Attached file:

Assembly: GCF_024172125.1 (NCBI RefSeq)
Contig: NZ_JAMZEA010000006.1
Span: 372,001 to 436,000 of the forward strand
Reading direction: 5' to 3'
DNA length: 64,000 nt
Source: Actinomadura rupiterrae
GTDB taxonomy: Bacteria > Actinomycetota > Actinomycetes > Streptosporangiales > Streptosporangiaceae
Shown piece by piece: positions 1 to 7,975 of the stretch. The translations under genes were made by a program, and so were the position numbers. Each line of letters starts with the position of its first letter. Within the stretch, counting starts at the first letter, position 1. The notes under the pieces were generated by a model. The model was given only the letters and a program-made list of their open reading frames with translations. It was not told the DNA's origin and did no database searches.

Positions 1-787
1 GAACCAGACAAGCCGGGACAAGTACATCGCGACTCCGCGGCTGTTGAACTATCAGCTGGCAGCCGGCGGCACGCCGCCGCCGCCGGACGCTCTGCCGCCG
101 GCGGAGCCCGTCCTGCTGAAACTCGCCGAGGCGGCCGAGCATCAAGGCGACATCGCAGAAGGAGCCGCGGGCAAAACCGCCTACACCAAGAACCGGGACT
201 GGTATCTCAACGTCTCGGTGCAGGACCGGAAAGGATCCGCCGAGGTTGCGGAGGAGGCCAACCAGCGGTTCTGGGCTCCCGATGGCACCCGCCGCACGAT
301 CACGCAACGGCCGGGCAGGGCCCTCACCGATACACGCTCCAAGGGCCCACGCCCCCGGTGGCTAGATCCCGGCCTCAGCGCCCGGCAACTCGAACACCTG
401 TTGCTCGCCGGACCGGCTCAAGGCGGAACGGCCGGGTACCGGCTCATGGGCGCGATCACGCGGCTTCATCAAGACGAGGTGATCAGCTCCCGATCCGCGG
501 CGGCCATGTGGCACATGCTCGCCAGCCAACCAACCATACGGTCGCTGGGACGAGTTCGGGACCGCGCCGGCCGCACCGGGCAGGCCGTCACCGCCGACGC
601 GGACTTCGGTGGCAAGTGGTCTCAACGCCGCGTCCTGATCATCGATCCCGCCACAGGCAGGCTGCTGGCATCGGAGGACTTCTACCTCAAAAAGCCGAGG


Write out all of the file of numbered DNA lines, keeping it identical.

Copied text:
Assembly: GCF_024172125.1 (NCBI RefSeq)
Contig: NZ_JAMZEA010000006.1
Span: 372,001 to 436,000 of the forward strand
Reading direction: 5' to 3'
DNA length: 64,000 nt
Source: Actinomadura rupiterrae
GTDB taxonomy: Bacteria > Actinomycetota > Actinomycetes > Streptosporangiales > Streptosporangiaceae
Shown piece by piece: positions 1 to 7,975 of the stretch. The translations under genes were made by a program, and so were the position numbers. Each line of letters starts with the position of its first letter. Within the stretch, counting starts at the first letter, position 1. The notes under the pieces were generated by a model. The model was given only the letters and a program-made list of their open reading frames with translations. It was not told the DNA's origin and did no database searches.

Positions 1-787
1 GAACCAGACAAGCCGGGACAAGTACATCGCGACTCCGCGGCTGTTGAACTATCAGCTGGCAGCCGGCGGCACGCCGCCGCCGCCGGACGCTCTGCCGCCG
101 GCGGAGCCCGTCCTGCTGAAACTCGCCGAGGCGGCCGAGCATCAAGGCGACATCGCAGAAGGAGCCGCGGGCAAAACCGCCTACACCAAGAACCGGGACT
201 GGTATCTCAACGTCTCGGTGCAGGACCGGAAAGGATCCGCCGAGGTTGCGGAGGAGGCCAACCAGCGGTTCTGGGCTCCCGATGGCACCCGCCGCACGAT
301 CACGCAACGGCCGGGCAGGGCCCTCACCGATACACGCTCCAAGGGCCCACGCCCCCGGTGGCTAGATCCCGGCCTCAGCGCCCGGCAACTCGAACACCTG
401 TTGCTCGCCGGACCGGCTCAAGGCGGAACGGCCGGGTACCGGCTCATGGGCGCGATCACGCGGCTTCATCAAGACGAGGTGATCAGCTCCCGATCCGCGG
501 CGGCCATGTGGCACATGCTCGCCAGCCAACCAACCATACGGTCGCTGGGACGAGTTCGGGACCGCGCCGGCCGCACCGGGCAGGCCGTCACCGCCGACGC
601 GGACTTCGGTGGCAAGTGGTCTCAACGCCGCGTCCTGATCATCGATCCCGCCACAGGCAGGCTGCTGGCATCGGAGGACTTCTACCTCAAAAAGCCGAGG